Silva Iaponicarum on Japanese taboos

East Asia Anthropologists MLへのMarta E. Szczygielさんの投稿;

Dear Colleagues,

With apologies for cross-posting, I would like to bring your attention to the latest publication of Silva Iaponicarum, a Polish quarterly open access journal of Japanese studies. Fasc. 60/61 is a special issue titled “Transforming Taboos in Japan,” edited by myself. Although it was released in March, I believe this publication has not gained enough exposure, so I rely on this shameless self-promotion to draw your attention to the taboo issue.

“Transforming Taboos in Japan” brings together four papers highlighting that taboo themselves and their cultural significance in society – as well as systems of power and hegemony more broadly – are open to challenge and transformation. Authors, drawing on theories and methodologies from history, sociology, anthropology, and religious studies, examine how different actors have created, co-opted, and/or resisted cultural taboo throughout Japan’s past and present.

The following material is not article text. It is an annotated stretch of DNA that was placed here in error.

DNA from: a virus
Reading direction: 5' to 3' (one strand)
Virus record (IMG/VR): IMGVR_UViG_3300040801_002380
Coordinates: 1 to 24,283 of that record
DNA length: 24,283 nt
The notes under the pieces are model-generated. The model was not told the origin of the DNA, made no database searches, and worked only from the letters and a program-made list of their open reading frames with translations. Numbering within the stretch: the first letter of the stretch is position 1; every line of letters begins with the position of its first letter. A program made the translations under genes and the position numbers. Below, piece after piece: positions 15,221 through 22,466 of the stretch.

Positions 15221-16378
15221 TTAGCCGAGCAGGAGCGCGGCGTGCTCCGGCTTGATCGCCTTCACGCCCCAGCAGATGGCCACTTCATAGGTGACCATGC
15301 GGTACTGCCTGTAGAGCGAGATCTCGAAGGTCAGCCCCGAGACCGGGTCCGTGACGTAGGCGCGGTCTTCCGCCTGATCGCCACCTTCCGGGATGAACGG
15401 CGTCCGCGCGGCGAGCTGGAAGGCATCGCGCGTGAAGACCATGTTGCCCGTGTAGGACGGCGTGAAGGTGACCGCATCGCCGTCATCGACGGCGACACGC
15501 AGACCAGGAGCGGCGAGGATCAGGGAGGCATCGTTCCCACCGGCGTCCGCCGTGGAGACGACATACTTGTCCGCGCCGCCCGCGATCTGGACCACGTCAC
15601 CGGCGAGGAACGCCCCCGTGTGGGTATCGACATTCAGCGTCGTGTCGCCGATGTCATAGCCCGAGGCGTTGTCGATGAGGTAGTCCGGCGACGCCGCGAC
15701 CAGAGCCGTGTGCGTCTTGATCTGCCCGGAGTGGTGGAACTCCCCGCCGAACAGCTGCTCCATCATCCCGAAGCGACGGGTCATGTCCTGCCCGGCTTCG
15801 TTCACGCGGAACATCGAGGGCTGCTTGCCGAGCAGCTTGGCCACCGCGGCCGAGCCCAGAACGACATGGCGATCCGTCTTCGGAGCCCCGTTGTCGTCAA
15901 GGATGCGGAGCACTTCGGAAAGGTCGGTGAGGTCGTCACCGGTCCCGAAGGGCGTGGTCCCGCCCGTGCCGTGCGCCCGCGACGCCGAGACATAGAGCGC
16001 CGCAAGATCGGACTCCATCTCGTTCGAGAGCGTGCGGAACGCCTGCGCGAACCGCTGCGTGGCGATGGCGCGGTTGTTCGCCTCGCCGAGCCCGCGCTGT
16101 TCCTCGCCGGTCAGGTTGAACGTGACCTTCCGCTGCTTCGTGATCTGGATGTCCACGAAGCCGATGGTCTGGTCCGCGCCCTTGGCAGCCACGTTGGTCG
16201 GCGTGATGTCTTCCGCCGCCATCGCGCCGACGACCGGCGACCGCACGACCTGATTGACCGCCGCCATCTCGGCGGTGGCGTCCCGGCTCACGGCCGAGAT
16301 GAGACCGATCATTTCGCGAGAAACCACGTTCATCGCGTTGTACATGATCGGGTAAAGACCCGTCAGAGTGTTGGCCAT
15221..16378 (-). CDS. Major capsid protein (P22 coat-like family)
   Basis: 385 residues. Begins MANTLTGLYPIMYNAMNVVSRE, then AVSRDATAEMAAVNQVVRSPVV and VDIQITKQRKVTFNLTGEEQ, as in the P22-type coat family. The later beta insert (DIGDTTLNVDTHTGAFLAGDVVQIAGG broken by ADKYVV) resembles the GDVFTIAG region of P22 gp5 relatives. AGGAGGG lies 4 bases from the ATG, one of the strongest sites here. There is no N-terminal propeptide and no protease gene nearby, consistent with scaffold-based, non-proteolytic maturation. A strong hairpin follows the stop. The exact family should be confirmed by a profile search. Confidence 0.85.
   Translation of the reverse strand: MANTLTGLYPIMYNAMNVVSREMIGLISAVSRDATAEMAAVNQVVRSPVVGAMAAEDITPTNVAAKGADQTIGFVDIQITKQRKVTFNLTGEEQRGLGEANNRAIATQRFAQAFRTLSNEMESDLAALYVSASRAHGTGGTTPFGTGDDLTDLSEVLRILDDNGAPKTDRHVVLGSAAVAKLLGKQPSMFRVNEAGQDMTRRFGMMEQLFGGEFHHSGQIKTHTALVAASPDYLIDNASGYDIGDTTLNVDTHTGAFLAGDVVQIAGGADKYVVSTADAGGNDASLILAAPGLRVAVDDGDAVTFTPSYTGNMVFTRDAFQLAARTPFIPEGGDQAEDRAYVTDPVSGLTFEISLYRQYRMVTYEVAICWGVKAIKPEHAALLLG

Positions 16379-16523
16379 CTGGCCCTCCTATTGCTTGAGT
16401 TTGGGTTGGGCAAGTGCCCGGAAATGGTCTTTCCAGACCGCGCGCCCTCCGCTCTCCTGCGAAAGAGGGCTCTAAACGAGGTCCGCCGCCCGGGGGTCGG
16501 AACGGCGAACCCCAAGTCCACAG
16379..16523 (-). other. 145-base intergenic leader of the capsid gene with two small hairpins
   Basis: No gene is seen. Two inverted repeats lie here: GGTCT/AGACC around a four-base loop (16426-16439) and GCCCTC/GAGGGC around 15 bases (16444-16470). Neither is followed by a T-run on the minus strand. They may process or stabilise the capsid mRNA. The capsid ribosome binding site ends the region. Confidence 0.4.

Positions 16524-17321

Marta E. Szczygiel, Maura Stephens-Chu
Introduction: Transforming Taboos: Challenging Hegemonic Prohibitions in Japan's Past and Present

Juljan Biontino
Tabooization of Korean Funerary Culture during Japanese Rule - The Case of Yun Ch'i-ho (1865-1945)

Ioannis Gaitanidis
"Spiritual Apostasy" in Contemporary Japan: Religion, Taboos, and The Ethics of Capitalism

Maura Stephens-Chu
From Sacred to Secret: Tracing Changes in Views of Menstruation in Japan

Marta E. Szczygiel
Understanding Relatively High Social Visibility of Excrement in Japan

You can find the whole volume below:

Best regards,

Marta E. Szczygiel
JSPS Postdoctoral Fellow
Tokyo University
Department of Sociology